Many people consider the F(t) and Pulse Modes to be rather hoaky, but if you have sensitive taste buds, you can and will notice a slight difference in the vapes. Flavor additives reach their peak output at different temperatures, and by oscillating the wattage output slightly, there’s a chance to hit more of these flavor peaks in a single puff. This is more prevalent in juices that have a combination of a variety of flavor types such as savory desserts or custards, fruits, tobaccos, and/or menthols.

There are only a few things I see that would be obvious improvements with this Axon chip and the first of them is no voltage output reading on the display. There’s certainly enough room to have added it somewhere; I’d have even taken it instead of the puff counter, but I might be in the minority on this one.

The second thing is, like the Armour Max, the down and up buttons seem to be in the correct orientation when looking at the device, but it’s a bit counterintuitive when making adjustments on the mod. Generally speaking, the left button is usually a left-pointing arrow and the right button a right-pointing arrow. When navigating vertical menus, left usually brings you up in the menu, and right usually brings you down in the menu. It is indeed the opposite on the Armour S with the down arrow on the left and the up arrow on the right. It takes a bit of getting used to, but it’s only a minor thing I noticed. Functionally, the UI is very easy to understand and operate.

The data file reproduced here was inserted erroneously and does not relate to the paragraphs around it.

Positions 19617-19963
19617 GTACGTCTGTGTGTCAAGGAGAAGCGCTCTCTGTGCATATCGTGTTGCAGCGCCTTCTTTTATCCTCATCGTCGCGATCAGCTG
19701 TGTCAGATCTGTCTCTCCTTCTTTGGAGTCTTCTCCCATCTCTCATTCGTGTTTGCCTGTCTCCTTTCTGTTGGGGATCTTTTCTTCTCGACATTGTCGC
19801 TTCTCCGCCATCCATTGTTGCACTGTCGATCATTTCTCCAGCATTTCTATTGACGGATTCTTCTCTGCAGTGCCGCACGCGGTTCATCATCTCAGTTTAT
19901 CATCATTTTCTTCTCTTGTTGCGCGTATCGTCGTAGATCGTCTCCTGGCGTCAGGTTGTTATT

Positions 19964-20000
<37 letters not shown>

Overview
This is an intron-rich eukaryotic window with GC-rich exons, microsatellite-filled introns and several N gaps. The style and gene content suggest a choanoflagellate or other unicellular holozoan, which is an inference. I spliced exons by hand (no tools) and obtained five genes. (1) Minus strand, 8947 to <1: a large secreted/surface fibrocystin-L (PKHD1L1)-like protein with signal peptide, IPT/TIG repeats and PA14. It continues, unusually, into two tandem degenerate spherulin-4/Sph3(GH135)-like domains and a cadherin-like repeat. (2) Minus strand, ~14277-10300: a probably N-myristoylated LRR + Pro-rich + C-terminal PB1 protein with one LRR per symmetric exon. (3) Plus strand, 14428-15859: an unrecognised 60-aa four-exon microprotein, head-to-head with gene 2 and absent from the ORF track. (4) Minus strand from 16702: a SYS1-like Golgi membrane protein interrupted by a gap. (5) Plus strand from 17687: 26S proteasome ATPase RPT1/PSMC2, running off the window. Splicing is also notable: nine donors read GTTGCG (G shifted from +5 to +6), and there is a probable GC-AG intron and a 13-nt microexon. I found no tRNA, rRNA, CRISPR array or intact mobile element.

⇒ Conclusion ⇐

There’s certainly a lot more to like about the Armour S than to dislike; especially as a full kit with the iTank 2. The main appeal is obviously the ruggedness which is always a huge bonus for mods that are otherwise quite fragile. This becomes even more vital in newer devices that continue to use aluminum-alloys and plastics in their frames and assemblies. If I had to choose the greatest of three evils to protect against (dust ingress, water ingress, or fall protection), I would certainly choose fall protection every time. Keep in mind that IP-ratings only apply to dust and water/moisture ingress, and have nothing to do with fall protection.